Supervision, HMI and Plant Intelligence
The running of the whole production plant, composed of the three production lines described above, is completely automated, and all the production parameters and reports are completely supervised at computer level with the possibility to use remote control. The alarm management performs locally on HMIs but the main supervisory system provides more indepth data that, in cases of anomaly verification, alerts the operator of alarm type signaling causes and the procedures to take to remove anomaly.
Furthermore, the system records all productivity-related data on database and displays it through the Movicon 11 integrated report system. In addition to the all production data, these reports show data by batch, product, shift, operator, all production run times, downtimes, machine downtime due to alarm intervention or stopped production type. In this way productivity and plant performance-related parameters can be displayed applying the plant intelligence criterion. Based on these principles production managers can study the difference between real and theoretical productivity and the causes determining the most frequent downtimes, by examining all the information provided by the supervisory system to implement preventive maintenance and improve productivity. Maintenance workers can then intervene in time to resolve any problems due to the anomaly status of a certain piece of machinery.
All operations performed by the operators are protected by password using a powerful security user management provided by Movicon. Different priority levels have also been implemented to protect data and the various functions from non-authorized persons. Process Srl has found that the Movicon Scada platform has proven to be a highly suitable for achieving the most difficult objectives and demands specified by clients. The Movicon platform permits applications to be developed quickly with reliable and intuitive interfaces; consents project decentralization and flexibility; powerful reporting and analysis functionalities and provides operators security.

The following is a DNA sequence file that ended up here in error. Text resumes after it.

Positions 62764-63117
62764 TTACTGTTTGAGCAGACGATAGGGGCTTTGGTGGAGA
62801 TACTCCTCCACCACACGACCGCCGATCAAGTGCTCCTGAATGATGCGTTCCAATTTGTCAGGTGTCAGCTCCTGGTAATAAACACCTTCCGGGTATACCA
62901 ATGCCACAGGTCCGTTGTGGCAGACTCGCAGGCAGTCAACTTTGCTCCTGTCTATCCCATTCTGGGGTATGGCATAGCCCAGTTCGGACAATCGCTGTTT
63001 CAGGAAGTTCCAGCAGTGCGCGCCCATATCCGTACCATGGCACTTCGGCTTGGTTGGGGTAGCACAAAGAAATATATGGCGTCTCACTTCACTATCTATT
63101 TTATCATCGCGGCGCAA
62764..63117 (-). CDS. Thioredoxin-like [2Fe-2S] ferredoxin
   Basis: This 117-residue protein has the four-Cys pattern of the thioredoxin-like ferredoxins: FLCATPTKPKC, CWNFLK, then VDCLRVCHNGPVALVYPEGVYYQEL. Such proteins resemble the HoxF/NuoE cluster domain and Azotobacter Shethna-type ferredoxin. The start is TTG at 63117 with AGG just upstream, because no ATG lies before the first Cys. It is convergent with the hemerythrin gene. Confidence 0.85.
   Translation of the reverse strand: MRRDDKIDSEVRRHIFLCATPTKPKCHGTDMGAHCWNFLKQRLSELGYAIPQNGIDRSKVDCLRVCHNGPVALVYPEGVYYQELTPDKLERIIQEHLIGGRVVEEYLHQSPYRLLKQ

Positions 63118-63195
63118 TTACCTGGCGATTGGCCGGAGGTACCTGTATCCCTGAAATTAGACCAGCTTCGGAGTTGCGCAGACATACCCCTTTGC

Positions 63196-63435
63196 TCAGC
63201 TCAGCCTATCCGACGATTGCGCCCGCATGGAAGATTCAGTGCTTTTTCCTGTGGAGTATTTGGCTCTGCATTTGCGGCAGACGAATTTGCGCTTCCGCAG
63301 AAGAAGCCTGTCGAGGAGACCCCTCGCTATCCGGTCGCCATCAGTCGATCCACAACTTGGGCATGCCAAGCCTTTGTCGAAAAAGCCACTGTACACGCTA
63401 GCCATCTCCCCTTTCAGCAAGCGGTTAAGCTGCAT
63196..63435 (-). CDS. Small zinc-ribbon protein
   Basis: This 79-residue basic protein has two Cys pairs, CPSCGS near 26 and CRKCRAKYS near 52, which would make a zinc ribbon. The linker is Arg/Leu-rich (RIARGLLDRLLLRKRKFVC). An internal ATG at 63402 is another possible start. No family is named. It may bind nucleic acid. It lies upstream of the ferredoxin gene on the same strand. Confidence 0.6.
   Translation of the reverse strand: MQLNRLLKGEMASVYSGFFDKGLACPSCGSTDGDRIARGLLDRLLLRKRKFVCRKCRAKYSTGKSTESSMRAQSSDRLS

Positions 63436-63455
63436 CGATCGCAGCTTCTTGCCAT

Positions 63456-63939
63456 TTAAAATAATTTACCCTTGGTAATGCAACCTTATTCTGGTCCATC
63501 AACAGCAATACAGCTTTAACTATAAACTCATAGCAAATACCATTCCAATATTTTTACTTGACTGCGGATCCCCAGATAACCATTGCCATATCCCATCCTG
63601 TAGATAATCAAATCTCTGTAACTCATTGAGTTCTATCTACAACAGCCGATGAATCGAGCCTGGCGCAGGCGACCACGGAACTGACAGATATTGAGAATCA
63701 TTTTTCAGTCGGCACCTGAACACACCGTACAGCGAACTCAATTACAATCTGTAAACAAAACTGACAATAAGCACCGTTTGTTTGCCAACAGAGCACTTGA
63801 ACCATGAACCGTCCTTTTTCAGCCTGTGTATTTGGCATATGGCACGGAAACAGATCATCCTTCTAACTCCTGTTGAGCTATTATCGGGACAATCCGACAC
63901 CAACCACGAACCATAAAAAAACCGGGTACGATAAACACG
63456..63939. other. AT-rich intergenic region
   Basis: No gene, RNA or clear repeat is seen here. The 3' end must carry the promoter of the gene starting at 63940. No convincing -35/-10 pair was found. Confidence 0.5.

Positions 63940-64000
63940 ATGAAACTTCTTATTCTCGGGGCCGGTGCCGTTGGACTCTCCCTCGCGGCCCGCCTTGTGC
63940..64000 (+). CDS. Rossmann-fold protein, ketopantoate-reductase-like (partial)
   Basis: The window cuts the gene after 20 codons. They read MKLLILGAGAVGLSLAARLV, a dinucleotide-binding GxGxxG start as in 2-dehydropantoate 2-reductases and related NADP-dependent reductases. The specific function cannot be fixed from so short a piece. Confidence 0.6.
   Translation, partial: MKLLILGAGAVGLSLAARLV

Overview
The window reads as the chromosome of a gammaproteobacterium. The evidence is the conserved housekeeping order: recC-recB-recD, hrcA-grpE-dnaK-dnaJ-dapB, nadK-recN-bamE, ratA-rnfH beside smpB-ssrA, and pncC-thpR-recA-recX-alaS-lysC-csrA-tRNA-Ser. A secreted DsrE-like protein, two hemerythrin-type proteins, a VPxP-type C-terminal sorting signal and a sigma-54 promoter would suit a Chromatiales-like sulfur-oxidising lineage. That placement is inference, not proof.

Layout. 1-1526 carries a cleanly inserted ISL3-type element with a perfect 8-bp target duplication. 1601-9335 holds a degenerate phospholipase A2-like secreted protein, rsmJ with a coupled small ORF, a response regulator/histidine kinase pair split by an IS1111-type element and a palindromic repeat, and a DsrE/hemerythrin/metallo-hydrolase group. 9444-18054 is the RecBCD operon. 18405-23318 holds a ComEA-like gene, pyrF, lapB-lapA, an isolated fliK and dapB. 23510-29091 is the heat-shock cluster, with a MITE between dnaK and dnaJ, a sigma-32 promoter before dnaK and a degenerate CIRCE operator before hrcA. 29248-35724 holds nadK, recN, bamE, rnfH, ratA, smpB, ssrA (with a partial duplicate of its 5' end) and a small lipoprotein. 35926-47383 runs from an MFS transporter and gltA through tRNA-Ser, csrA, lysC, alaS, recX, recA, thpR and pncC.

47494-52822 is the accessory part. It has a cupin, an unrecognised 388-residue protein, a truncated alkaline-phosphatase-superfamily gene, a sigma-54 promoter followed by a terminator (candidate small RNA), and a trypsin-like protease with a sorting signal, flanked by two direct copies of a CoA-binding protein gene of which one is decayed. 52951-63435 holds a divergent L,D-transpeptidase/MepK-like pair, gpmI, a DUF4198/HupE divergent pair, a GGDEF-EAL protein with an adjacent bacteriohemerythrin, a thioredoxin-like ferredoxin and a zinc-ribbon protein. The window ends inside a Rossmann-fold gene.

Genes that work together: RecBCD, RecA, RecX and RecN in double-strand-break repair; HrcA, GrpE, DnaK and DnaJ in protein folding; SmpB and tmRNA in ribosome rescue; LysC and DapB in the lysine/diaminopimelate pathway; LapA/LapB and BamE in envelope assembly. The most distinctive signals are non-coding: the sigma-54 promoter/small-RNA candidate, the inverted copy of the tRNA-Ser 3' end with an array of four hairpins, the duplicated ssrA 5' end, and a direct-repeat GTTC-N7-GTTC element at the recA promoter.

A specialized company
Process srl started out in 1985 with the mission to integrate in the wooden fabric industry by offering the same automation technology used by the ceramic sector. They had their first success with an automatic door clamper machine, which developed into handling doors of all types and sizes. This soon made Process Srl one of the leaders in the sector among the first companies to extend the use of articulate robots to different production line industries other than the car manufacturing industry where they are usually implemented.
Process Srl incorporates its rich experience of designing ceramic systems into the laminate flooring sector revolutionizing the concepts of plant system integration using robots and laser-guided vehicles. This revolutionary system integration has also increased productivity per capita unsurpassed by rival companies so far. Protected by various patents for the creativity and ingenuity of its designer, Process Srl offers its clients automation system and high-tech facilities with value added specialized experience in the wood, furniture, wooden and melamine flooring and streamline packaging sectors as well as logistics and palletizing.
Today, the Ikea kitchen unit door production plant realized by Process Srl, is running to the great satisfaction of the client. In addition to the evident benefits of the automatically run process, the production plant has promoted considerable capital returns in terms of personnel. Installing and utilizing software such as this one to manage the complete production process has been able cut down on manual staff by 80% compared to staff needed for conventional plant systems. Therefore quick return of all investments can be counted upon.
Simone Cerroni – Process Srl